GLASGOW (Reuters) - Ferry Weertman won the men’s European Championships open water 10-km title after the most dramatic of photo finishes in Loch Lomond on Thursday to complete a Dutch double after Sharon van Rouwendaal won the women’s race.
Olympic champion Weertman had looked beaten coming into the final 100 metre sprint to the line but produced a remarkable last-gasp surge to touch the finishing board fractionally ahead of the long-time leader, Hungary’s Kristof Rasovszky.
Women’s champion Van Rouwendaal also had her own dramas after forgetting her swimming costume, having to swim naked beneath her wetsuit and then having an awkward conversation with a steward.
After their exhausting slog, Weertman and Rasovszky were given the same time of one hour 49 minutes 28.2 seconds. It was so close that it took several minutes before the judges confirmed the 26-year-old Dutchman had touched first.
Rasovszky admitted he made an error in reaching out for the board, allowing the more experienced Weertman to touch fractionally ahead.
The Dutchman, no stranger to winning the closest of finishes as his Olympic triumph at Copacabana demonstrated, gave the crestfallen 21-year-old a consoling hug.
Earlier, Olympic champion Van Rouwendaal completed the double which had narrowly eluded the men’s 5km winner Rasovszky when she added the blue riband 10 km title to the 5km gold she had won 24 hours earlier.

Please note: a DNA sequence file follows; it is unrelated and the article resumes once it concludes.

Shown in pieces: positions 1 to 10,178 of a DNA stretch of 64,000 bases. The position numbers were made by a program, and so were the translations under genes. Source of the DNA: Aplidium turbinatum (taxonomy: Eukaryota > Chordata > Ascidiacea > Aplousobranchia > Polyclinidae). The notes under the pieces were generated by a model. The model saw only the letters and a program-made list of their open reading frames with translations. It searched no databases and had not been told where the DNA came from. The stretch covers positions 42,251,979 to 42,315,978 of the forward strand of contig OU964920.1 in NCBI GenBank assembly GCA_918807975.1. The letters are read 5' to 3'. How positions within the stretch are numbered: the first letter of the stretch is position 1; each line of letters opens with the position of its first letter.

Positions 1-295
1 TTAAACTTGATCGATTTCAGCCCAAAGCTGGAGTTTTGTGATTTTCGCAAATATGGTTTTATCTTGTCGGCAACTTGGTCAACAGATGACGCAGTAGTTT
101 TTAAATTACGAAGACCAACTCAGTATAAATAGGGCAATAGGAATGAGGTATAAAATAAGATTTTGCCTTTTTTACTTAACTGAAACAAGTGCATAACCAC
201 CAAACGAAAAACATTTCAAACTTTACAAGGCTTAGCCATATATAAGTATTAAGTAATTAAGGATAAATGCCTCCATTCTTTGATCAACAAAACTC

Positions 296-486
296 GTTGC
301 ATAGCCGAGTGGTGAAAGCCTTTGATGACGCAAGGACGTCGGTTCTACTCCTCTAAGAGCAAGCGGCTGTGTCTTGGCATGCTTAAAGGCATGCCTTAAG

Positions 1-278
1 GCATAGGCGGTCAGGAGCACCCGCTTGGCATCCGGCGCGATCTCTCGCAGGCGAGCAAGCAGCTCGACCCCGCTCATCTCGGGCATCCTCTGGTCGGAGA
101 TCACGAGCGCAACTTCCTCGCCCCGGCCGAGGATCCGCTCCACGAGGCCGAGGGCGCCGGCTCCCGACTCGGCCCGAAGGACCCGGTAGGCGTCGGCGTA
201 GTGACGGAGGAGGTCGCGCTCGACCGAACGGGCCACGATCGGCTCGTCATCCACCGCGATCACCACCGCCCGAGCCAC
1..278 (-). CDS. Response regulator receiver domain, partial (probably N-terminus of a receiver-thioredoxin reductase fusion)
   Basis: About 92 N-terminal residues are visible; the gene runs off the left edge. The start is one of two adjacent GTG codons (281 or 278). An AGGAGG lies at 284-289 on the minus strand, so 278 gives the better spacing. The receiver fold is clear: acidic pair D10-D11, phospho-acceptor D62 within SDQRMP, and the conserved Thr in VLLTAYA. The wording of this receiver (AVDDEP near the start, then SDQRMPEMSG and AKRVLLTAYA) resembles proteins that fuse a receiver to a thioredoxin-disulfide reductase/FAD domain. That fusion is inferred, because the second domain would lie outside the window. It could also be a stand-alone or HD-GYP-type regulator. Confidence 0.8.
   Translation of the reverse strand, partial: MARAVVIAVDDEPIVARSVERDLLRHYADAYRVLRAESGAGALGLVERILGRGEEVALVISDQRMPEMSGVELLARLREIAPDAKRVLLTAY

Her biggest problem came when she realised she had turned up at Loch Lomond without the costume she usually wears beneath her wetsuit.
“(Afterwards) the steward said, ‘You have to change here’. And I said, ‘Well, I’m naked under it so I don’t think so’,” Van Rouwendaal laughed.
“Now you will see next year everyone going naked! But if you have a hole in the wetsuit during the race, it’s a problem.”
In the chilly waters of Loch Lomond with the rain coming down at the end, the 24-year-old had no problems, proving as relentless over the near-two hour slog as she had done on Wednesday, setting the pace for all but the first km of the race.
Entering the last of the four 2.5km laps, only Italy’s Giulia Gabrielleschi could still hang on to Van Rouwendaal’s pace as it turned into a two-swimmer duel but even the dogged Italian was eventually broken over the final km.
Van Rouwendaal, the Olympic champion at the distance, forged away to win by 7.3 seconds in one hour 54 minutes 45.7 seconds.
Behind Gabrielleschi (1:54:53.0) came Van Rouwendaal’s Dutch team mate, Esmee Vermeulen who took the bronze in 1:55:27.4.
Van Rouwendaal now has her sights set on winning four golds at the championships as she targets Saturday’s 5km mixed team relay and Sunday’s individual 25km event.
Reporting by Ian Chadband; Editing by Ken Ferris and Ed Osmond